Vernon B. Mountcastle, the first person to understand and describe how the cells in the higher regions of the brain are organized and who was once dubbed “the Jacques Cousteau of the cortex,” died Sunday at his home in Baltimore. He was 96.

A neurosurgeon by training, Mountcastle switched to physiology research shortly after serving in World War II and spent his entire career at Johns Hopkins University, which announced the death. The cause was complications from the flu, according to the university.

Widely considered the father of neuroscience, Mountcastle received nearly every major award in science, including the Albert Lasker Basic Medical Research Award, the National Medal of Science and the National Academy of Sciences Award in Neuroscience. Only the Nobel Prize eluded Mountcastle, who was the first president of the Society for Neuroscience, the author of many textbooks and the editor of the Journal of Neurophysiology.

The citation on the Lasker award, which U.S. scientists refer to as the “American Nobel,” called Mountcastle “the intellectual progenitor of his field.” His understanding of the brain set the standard for all future neuroscience research.

Building on Mountcastle’s work, David H. Hubel and Torsten N. Wiesel, who both worked closely with the Hopkins scientist early in their careers, shared the 1981 Nobel Prize in Physiology or Medicine (with Roger W. Sperry) for their discovery of how neurons in the retina assemble information about the visual world.

Another former student, Robert LaMotte, who became a professor of anesthesiology and neurobiology at Yale University, referred to his mentor as the “Jacques Cousteau of the cortex.”

Mountcastle never forgot the eureka moment in 1955 that launched his ascendancy in the field. His discovery of how neurons in the upper cortex are organized into columns had everything to do with how he was recording test results one day on a yellow piece of paper – vertically and in list form.

Suddenly the physiologist saw in front of him a visual metaphor for how cells are layered in the brain, with skin cells stacked on top of skin cells, motor cells on top of motor cells, and so on. At the time, this contradicted the accepted science of the day, that brain cells were organized in layers by function.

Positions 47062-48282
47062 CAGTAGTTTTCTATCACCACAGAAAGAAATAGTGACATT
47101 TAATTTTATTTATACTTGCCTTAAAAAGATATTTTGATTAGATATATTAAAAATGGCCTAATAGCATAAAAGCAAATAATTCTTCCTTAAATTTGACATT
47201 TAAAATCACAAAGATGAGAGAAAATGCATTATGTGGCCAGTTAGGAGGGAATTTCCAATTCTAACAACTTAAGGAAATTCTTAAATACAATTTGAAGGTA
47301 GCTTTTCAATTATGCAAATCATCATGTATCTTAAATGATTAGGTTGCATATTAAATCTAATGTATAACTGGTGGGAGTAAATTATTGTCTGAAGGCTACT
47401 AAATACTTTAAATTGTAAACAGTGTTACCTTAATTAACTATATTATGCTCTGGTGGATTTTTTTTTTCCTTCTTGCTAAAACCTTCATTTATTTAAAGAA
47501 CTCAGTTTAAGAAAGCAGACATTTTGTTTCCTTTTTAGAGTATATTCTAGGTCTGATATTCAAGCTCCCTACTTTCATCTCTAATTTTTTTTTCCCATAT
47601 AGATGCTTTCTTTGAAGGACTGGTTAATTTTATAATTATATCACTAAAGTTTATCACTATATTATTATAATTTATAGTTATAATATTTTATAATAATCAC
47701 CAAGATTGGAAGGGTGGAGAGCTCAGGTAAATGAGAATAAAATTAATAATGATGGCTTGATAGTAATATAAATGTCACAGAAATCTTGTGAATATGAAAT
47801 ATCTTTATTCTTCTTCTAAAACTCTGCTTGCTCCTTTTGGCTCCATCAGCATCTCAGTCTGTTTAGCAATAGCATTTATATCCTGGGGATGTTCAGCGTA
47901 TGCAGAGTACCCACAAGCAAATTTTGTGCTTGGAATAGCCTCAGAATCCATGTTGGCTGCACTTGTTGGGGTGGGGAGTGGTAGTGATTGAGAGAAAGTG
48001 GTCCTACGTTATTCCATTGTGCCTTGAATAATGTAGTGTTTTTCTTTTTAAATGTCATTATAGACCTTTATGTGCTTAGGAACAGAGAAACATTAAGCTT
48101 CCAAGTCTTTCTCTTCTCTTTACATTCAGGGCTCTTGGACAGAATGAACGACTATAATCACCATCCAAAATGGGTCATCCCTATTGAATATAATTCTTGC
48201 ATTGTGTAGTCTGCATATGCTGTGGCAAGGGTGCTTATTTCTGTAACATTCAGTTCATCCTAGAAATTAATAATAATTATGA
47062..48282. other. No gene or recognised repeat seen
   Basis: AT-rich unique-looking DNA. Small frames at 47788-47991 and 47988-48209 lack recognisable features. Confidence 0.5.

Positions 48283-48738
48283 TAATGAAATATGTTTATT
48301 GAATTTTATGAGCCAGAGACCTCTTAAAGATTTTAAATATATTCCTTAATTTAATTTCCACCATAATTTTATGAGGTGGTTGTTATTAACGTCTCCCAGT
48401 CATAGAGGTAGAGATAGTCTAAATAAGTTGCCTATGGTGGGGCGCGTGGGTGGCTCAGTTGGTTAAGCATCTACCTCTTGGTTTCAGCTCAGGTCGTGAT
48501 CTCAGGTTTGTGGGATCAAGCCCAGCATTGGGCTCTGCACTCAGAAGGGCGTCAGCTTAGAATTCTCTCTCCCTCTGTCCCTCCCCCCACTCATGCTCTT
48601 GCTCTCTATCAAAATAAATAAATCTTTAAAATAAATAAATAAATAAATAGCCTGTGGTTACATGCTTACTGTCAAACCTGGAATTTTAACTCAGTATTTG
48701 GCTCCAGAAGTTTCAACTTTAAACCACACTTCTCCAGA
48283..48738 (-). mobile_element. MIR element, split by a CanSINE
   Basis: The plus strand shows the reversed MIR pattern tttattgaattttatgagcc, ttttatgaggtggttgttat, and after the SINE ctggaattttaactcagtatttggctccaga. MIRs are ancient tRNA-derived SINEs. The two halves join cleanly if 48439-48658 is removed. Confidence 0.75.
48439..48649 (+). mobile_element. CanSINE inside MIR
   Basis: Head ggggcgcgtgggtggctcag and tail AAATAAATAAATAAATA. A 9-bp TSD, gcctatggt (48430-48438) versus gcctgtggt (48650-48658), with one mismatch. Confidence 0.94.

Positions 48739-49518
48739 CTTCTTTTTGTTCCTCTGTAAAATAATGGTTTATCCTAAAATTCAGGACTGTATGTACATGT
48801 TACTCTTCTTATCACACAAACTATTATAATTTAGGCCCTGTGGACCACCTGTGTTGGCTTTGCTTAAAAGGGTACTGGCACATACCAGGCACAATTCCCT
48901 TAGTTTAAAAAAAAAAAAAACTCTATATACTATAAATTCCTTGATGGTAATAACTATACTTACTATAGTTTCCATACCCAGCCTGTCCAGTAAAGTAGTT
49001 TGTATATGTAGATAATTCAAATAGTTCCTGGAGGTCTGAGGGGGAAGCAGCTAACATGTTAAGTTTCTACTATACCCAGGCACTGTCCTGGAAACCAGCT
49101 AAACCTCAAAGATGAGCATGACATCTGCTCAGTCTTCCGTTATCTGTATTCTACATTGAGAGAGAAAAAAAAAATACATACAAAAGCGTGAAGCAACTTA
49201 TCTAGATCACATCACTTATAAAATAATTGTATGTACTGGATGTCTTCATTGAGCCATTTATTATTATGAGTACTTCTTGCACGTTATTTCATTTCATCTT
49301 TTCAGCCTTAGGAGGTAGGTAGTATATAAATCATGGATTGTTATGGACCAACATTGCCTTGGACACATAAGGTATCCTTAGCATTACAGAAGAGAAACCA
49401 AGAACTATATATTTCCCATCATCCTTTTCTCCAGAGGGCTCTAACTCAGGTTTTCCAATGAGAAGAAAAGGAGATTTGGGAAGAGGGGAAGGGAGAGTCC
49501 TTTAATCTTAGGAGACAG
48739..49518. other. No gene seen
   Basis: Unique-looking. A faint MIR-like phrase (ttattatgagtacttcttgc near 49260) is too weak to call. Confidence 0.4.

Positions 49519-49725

Mountcastle’s theory was so controversial that when the paper describing the results of the experiment came out in 1957, he was the sole author. Two other researchers declined to have their names attached to the article lest it hurt their careers, he once wrote.

The late brain researcher Steve Hsiao, a former student of Mountcastle’s, once said he considered himself one of Mountcastle’s scientific grandchildren and that whenever he met a new class of students, he would hand them Mountcastle’s 1957 article from the Journal of Neurophysiology and say, “Read this. Everything comes from this paper.”

BORN IN KENTUCKY

Vernon Benjamin Mountcastle was born in Shelbyville, Kentucky, on July 15, 1918, and was the middle of five children. He was 3 when his family moved to Roanoke, Virginia. His mother, a former teacher, taught him to read by age 4 and, when he started in the public school system, he was immediately promoted two grades.

He graduated from high school at 16 and lived at home while commuting to nearby Roanoke College. Though his mother tried to dissuade him from going to medical school at Johns Hopkins “with all those Yankees” – many in his family had served the Confederacy during the Civil War – Mountcastle wanted to be a neurosurgeon.

He graduated from Roanoke College in 1938 and received a medical degree from Johns Hopkins in 1942. Until Mountcastle’s generation, no one in his family had received a college education. His father was a partner in a railroad construction company.

Mountcastle served in the Navy during World War II and took part in the Anzio and Normandy invasions as a battlefield surgeon. A month after the end of the war, he married a hometown girl, Nancy Pierpont, and a year later was discharged from the military.

Still intent on being a neurosurgeon at Johns Hopkins, Mountcastle was told he’d have to wait a year for a slot to open. Was he willing to work in a physiology lab until then? Mountcastle eagerly agreed, and that single decision set him on his life’s course.

“I found no greater thrill in life than to make an original discovery, no matter how small,” he once said.

He taught himself neurophysiology by repeating classical experiments.

His habit in life was to go to work early, come home for dinner and to visit with his wife and three children, then go back to the lab and work until midnight – or later.”